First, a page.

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Poster Display session 2

3773 - Impact of centralisation of national cancer services on patient outcomes for hepatobiliary cancers in Ireland 2000 – 2016


29 Sep 2019


Poster Display session 2


Tumour Site

Hepatobiliary Cancers


David O Reilly


Annals of Oncology (2019) 30 (suppl_5): v253-v324. 10.1093/annonc/mdz247


D.E. O Reilly1, S. Deady2, P. Walsh2, M. Lowery3

Author affiliations

  • 1 Medical Oncology, St James's Hospital, D08 NHY1 - Dublin/IE
  • 2 Cancer Statistics, National Cancer Registry of Ireland, Cork/IE
  • 3 Medical Oncology, Trinity College Dublin, D08 NHY1 - Dublin/IE


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Abstract 3773


It is internationally recognised that centralisation of specialist cancer services results in improved oncologic outcomes, particularly for rare cancers. Ireland’s oncology services were formally centralised into 8 high volume cancer centres in 2007. We sought to identify changes in the utilisation of cancer treatment modalities and outcomes for patients with hepatobiliary cancers in Ireland pre and post centralisation.


Following local ethics board approval, anonymised patient data was provided by the National Cancer Registry of Ireland (NCRI) regarding all cases of hepatocellular cancer (HCC), cholangiocarcinoma and gallbladder cancers (ICD10: C22, C23 and C24) diagnosed in Ireland between 2000 – 2016. Data analysis was completed in collaboration with the NCRI.


Data from 5733 patients with cholangiocarcinoma, gallbladder cancer and HCC over 16 years were analysed (Table). Similar rates of resection of all cancers were identified (21% pre 2008 and 24% from 2008 -2016). Overall 5-year survival for all cancers evaluated was significantly higher (non-overlapping CI) from 2008 -2016 - 16.1% (95% CI 14.4-17.8%) compared to pre 2008 - 12.6% (95% CI 11.0-14.4%). Despite similar rates of resection, 5-year survival rates for all resected cancers was significantly improved from 2008 - 2016 - 46.0% (95% CI 41.3-50.6%) vs 35.7% (95% CI 30.7-40.6%) prior to this. The most significant changes in use of treatment modality over the time course studied was the number of patients who received chemotherapy only (9% pre 2008 and 19% 2008 -2016, p < 0.01) and the significant increase in the number of patients who underwent adjuvant treatment (21% pre 2008 versus 42% from 2008 - 2016, p < 0.01).Table:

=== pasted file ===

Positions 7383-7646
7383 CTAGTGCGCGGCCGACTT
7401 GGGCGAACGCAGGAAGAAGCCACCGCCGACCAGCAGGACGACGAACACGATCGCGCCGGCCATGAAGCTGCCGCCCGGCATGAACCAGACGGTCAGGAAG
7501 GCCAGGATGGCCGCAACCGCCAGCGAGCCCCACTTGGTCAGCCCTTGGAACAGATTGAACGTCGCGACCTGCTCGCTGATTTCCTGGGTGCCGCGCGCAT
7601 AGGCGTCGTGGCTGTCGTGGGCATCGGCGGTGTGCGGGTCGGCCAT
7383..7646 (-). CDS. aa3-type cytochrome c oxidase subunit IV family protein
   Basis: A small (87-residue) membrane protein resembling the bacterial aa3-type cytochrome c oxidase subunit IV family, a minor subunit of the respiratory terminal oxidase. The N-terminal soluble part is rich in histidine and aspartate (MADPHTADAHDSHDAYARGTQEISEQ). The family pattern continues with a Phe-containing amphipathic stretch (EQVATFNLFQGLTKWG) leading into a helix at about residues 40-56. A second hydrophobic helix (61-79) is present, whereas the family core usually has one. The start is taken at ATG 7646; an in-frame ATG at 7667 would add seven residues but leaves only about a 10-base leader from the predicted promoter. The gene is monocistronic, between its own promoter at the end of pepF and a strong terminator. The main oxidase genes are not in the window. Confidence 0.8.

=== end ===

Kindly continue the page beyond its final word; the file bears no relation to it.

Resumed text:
Cancer Subtypes2000-20072008-2016
Cholangiocarcinoma38% (782)41% (1519)
Hepatocellular Carcinoma17% (346)21% (780)
Gallbladder19% (379)13% (497)
Unspecified Subtype26% (537)24% (893)


The establishment of national cancer centres in Ireland in 2007 was associated with improvement in 5-year survival for patients with hepatobiliary malignancies and with increased utilisation of systemic therapy in the advanced and adjuvant settings.

Clinical trial identification

Editorial acknowledgement

We would like to thank all the team at the National Cancer Registry of Ireland for their hard work collecting the data.

Legal entity responsible for the study

St. James’ Hospital, Dublin.


Has not received any funding.


All authors have declared no conflicts of interest.

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